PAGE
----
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Freeland pizza man accused of murder explores insanity defense
The attorney representing accused murderer Robert “Al” Baker is exploring a defense of insanity or diminished capacity, court records indicate.
Baker is facing a first-degree murder charge in the death of his wife, 53-year-old Kathie Baker. The couple owned Harbor Pizzeria in Freeland and were well known in the South Whidbey community. They met while they were both working in Antarctica on a scientific research project.
Baker’s attorney, Tom Pacher of Coupeville, asked a judge for public funds to hire a Seattle psychologist to conduct an evaluation of Baker. Island County Superior Court Judge Alan Hancock signed the order for the $3,000 expenditure on Dec. 26.
Under a diminished capacity defense, an attorney argues that a defendant lacks the ability to form the mental state necessary to commit the charged crime.
Baker was arrested after his wife’s tarp-wrapped body was discovered in a ravine behind his house June 9.
Kathie was last seen alive June 2. Deputies with the Island County Sheriff’s Office started investigating her disappearance after Kathie’s boss at Raytheon Corporation in Denver reported that he couldn’t get hold of her.
After finding bloody drag marks in the house and getting contradictory stories from Baker about his wife’s whereabouts, detectives obtained a search warrant for the home and called in the state patrol’s Crime Scene Response Team to help process the scene, according to court documents.
Kathie’s cause of death was determined to be blunt force trauma to the head and ligature strangulation. Investigators found a ball-peen hammer with hair stuck to it in a garbage can in the garage.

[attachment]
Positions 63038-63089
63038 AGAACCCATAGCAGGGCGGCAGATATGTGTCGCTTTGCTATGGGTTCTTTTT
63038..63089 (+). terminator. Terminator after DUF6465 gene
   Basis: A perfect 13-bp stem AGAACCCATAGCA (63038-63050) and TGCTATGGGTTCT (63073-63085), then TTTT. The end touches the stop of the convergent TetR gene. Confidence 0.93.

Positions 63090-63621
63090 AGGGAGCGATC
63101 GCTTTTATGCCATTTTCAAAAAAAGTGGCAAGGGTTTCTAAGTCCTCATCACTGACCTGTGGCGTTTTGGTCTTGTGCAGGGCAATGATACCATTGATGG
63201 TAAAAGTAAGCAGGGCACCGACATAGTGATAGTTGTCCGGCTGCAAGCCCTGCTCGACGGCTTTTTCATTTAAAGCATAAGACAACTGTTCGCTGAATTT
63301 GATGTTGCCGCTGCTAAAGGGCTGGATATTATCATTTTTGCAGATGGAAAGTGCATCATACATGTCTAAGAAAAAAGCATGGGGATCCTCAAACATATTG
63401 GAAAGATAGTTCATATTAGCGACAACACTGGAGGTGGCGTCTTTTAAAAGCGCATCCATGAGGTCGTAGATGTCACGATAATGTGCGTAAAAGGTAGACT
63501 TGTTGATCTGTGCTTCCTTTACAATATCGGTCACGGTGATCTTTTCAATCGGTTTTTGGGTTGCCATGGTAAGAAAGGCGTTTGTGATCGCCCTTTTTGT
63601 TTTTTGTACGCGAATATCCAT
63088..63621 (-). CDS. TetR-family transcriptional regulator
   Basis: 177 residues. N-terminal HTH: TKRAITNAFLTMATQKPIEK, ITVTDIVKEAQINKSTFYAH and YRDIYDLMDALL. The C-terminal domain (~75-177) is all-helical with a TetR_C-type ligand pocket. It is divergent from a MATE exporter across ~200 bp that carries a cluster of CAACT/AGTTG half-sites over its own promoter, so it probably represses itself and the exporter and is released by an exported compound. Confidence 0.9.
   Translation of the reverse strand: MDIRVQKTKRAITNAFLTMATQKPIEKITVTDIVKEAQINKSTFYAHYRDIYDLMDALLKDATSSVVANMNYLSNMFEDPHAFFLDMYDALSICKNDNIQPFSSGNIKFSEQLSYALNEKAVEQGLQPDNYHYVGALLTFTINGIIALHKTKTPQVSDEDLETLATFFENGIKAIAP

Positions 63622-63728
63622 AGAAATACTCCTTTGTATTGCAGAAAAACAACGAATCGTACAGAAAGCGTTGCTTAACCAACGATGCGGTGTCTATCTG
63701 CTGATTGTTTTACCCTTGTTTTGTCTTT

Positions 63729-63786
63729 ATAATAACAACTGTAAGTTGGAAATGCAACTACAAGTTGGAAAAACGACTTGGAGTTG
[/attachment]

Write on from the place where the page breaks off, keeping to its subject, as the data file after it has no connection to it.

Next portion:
A detective’s report on the case indicates that the motive for the murder may have been another woman. A woman from Alaska was staying with Baker at his Greenbank home while Kathie’s blood was on the carpet and her body was in a ravine at the back of the house, court documents state.
The Bakers were married in 2007. They both worked as research scientists in Antarctica.
Court documents written by Baker’s former attorney state that he is “an internationally recognized expert in cryogenics,” the study of materials at very low temperatures.
Baker worked as the science support coordinator for the United States Antarctic Program, which is a subcontractor for Lockheed Martin and is governed by the National Science Foundation. He previously worked for Raytheon Polar Services.
The court records state that Baker had a criminal conviction in the early 1990s, but doesn’t say what the crime was.